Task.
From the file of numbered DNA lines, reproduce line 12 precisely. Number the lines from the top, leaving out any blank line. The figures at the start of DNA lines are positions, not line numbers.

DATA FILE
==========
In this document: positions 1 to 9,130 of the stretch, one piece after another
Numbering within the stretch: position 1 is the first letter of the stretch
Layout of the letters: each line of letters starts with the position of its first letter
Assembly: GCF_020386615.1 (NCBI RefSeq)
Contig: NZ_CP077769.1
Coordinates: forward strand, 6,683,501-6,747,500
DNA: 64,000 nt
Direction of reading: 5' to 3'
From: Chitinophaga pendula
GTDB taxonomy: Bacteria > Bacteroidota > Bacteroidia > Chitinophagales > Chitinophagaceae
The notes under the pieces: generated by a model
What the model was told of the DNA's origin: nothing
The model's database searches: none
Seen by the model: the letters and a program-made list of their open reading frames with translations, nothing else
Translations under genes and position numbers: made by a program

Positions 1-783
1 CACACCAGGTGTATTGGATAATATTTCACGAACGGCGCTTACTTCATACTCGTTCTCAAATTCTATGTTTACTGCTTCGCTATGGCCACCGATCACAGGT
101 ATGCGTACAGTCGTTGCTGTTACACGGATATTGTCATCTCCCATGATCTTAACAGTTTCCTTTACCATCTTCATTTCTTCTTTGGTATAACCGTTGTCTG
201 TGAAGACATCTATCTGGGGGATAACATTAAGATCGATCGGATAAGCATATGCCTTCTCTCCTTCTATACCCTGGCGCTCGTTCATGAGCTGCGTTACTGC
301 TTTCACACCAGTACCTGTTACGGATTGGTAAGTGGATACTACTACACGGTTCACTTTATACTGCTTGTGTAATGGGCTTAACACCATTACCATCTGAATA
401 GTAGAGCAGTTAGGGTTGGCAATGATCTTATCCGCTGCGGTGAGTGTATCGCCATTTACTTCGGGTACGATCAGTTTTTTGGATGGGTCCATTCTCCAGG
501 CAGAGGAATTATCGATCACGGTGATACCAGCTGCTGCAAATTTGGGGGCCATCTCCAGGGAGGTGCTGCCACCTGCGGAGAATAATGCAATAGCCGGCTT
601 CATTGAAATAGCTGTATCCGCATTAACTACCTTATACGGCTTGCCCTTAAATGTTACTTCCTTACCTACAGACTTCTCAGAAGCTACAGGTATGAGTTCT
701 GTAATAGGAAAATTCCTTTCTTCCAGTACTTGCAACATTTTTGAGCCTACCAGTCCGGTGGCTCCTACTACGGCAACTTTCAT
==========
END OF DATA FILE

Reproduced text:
What the model was told of the DNA's origin: nothing